It was a very scary day for people living near the Russian River in Guerneville. Stephanie Chuang reports.
Residents of Northern California hunkered down Sunday as a powerful storm drenched the area with yet another round of pounding rain and strong winds.
The latest storm system — the third to hit the area in less than a week — moved across the region late Saturday and early Sunday dropping as much as an inch of rain per hour in some areas, toppling trees and knocking out electrical service to tens of thousands of people, officials said.
With rivers across Northern California swelling from the deluge, the National Weather Service warned that several rivers weStormsre in danger of topping their banks Sunday afternoon or early Monday. Flood warnings were in effect for the Napa and Russian rivers, two rivers north of San Francisco with a history of flooding, as well as the Truckee River, near Lake Tahoe.
"We've been in preparation mode since Thursday," said Barry Martin, a spokesman for the city of Napa. In bracing for the storm, city officials had handed out more than 8,000 sandbags and about 150 tons of sand, Martin said.
The Napa River was expected to surpass flood stage Sunday afternoon, though most of the flooding was expected to be in agricultural areas outside of the city of Napa, officials said. In the end, the flood level was only one foot above flood stage and caused no real damage.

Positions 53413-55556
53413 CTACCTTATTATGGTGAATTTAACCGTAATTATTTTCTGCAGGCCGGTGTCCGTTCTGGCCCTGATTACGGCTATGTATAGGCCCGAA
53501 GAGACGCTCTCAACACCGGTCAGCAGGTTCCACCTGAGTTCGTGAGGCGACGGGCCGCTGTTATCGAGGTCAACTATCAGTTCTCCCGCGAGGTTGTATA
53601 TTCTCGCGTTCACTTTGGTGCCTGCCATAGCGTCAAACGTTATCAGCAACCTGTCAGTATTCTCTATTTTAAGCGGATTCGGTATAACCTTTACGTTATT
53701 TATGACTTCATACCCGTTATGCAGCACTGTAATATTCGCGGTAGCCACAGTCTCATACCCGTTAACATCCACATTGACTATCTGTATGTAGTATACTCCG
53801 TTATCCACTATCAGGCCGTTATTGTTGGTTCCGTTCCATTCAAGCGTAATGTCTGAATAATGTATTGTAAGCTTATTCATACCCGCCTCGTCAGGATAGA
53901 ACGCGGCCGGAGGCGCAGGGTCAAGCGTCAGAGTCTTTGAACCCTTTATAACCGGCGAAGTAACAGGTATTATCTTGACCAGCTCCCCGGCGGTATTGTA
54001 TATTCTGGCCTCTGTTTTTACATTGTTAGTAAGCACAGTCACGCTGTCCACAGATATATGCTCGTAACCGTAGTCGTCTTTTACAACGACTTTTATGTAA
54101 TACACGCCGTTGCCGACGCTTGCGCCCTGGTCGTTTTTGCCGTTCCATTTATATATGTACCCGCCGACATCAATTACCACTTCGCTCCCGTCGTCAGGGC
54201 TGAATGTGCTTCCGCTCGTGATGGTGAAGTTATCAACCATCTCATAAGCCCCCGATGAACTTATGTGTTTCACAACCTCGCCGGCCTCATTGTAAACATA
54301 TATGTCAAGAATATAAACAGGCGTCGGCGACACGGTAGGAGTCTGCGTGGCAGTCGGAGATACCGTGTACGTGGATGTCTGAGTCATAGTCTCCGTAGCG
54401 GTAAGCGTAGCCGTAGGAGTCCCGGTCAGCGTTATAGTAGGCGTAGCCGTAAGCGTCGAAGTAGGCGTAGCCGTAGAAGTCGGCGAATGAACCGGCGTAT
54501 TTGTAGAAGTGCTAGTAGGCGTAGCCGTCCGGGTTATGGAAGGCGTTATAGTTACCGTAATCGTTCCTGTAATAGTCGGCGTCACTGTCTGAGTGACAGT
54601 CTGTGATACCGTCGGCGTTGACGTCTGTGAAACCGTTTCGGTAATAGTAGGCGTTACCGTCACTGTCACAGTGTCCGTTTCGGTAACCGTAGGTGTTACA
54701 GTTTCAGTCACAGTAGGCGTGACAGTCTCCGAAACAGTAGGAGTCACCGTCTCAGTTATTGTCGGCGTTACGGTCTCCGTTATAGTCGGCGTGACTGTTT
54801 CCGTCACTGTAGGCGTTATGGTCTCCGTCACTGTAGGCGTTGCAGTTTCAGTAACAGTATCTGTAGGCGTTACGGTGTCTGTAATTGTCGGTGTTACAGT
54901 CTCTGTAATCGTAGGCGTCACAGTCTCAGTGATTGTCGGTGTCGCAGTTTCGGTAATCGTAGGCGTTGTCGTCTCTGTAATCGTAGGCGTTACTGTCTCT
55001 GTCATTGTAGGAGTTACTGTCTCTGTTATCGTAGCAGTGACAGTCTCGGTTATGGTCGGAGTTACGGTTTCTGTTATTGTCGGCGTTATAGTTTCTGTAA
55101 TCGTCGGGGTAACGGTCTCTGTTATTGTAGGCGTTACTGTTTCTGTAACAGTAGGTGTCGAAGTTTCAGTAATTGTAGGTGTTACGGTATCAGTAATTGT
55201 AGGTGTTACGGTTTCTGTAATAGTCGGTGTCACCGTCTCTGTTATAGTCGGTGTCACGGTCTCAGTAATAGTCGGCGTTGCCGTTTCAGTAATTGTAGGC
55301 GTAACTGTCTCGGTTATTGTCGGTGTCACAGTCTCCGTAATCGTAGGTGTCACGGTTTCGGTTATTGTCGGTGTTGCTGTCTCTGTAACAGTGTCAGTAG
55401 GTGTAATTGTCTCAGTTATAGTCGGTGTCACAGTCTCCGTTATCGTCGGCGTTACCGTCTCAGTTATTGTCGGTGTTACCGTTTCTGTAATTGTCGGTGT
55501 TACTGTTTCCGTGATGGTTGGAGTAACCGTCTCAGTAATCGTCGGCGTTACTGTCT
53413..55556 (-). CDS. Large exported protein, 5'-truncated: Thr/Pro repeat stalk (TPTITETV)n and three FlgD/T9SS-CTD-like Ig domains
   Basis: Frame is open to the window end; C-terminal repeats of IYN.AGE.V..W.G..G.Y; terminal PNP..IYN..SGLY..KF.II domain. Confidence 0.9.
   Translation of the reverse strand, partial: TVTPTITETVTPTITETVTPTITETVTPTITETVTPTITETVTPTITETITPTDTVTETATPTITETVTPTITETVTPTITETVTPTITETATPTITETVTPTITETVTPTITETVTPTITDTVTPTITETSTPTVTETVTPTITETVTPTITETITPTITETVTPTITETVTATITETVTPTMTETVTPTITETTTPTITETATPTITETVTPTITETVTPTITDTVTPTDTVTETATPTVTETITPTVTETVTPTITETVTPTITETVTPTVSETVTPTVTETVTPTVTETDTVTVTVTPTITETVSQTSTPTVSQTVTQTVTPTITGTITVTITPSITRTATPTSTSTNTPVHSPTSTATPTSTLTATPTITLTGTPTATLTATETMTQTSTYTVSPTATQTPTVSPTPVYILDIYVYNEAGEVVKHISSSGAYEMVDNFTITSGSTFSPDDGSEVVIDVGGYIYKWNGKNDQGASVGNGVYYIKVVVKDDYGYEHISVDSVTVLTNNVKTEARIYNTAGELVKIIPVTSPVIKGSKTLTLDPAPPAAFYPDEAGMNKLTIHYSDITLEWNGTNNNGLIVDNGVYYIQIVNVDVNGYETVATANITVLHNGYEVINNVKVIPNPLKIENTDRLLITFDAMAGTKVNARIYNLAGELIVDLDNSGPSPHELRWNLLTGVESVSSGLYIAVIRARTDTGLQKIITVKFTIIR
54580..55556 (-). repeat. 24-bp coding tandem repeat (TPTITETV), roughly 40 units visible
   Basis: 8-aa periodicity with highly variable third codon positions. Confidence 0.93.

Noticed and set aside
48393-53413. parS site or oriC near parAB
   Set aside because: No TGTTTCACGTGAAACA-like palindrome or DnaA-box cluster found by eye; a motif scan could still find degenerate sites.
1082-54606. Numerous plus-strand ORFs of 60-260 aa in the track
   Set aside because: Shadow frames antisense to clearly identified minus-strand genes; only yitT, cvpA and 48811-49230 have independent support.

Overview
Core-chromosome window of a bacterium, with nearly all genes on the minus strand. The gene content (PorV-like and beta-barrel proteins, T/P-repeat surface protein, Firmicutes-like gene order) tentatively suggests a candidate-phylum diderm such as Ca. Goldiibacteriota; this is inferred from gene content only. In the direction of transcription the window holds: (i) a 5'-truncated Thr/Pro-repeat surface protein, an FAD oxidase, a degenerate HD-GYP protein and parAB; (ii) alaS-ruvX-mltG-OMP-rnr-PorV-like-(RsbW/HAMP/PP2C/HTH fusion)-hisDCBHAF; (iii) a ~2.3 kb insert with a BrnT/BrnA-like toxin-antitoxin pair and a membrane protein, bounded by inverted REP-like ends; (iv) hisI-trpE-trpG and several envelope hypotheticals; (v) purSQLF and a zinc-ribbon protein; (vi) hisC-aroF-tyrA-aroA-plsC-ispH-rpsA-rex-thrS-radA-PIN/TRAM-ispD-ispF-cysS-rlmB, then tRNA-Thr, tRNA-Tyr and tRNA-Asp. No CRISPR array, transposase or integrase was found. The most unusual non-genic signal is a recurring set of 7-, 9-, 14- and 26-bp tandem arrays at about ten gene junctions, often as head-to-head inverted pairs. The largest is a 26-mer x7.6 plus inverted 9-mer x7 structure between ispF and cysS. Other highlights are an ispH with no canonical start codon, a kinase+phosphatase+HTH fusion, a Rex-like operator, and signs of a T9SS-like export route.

The National Weather Service on Saturday had also forecast the Russian River would reach flood stage in Guerneville, around 32 feet, around 2 a.m. Monday morning, and crest around noon that day at 35 feet. However, after today's storm, that projection was revised and the river is now expected to stay below flood stage, cresting at just over 27 feet around 4 a.m. Monday. The highest recorded flood in Guerneville occurred in February 1986, when the river reached 49.5 feet, according to the National Weather Service.
Elsewhere, officials were preparing for flooding near Truckee, Calif. a small town of about 16,000, as the Truckee River neared the top of its banks. But weather officials were heartened by the speed in which the system moved through the area, meaning rainfall amounts could be less than predicted.
And with colder temperatures than expected in the mountains, more snow and less rain was falling.
"I'm not sure by how much it could lower the flood threat yet," said Gary Barbato, a NWS hydrologist said early Sunday.
"Maybe dramatically but we'll have to see," he said. In far Northern California, flood warnings remained in effect Sunday for the Eel, Navarro and Mad rivers.
Meanwhile, around 94,000 people from Santa Cruz to Eureka, including about 21,000 people in the San Francisco Bay area, were without electricity Sunday as the powerful winds from the storm knocked down trees and sent broken tree limbs and branches across power lines, said Pacific Gas & Electric spokesman Joe Molica.
"It really did broadside California," Molica said of the storm. About 2,000 PG&E crews were working Sunday to try to restore power, Molica said. Wind gusts, recorded as high as 60 miles per hour in parts of the Bay area, were blamed for knocking over a big rig truck as it drove over the Richmond-San Rafael Bridge at around 5 a.m. Sunday.
Tow crews had to wait for the winds to subside later in the morning before they could remove the truck, officials said. Also train service on the Bay Area Rapid Transit was disrupted for about an hour Sunday morning because of an electrical outage blamed on the weather.
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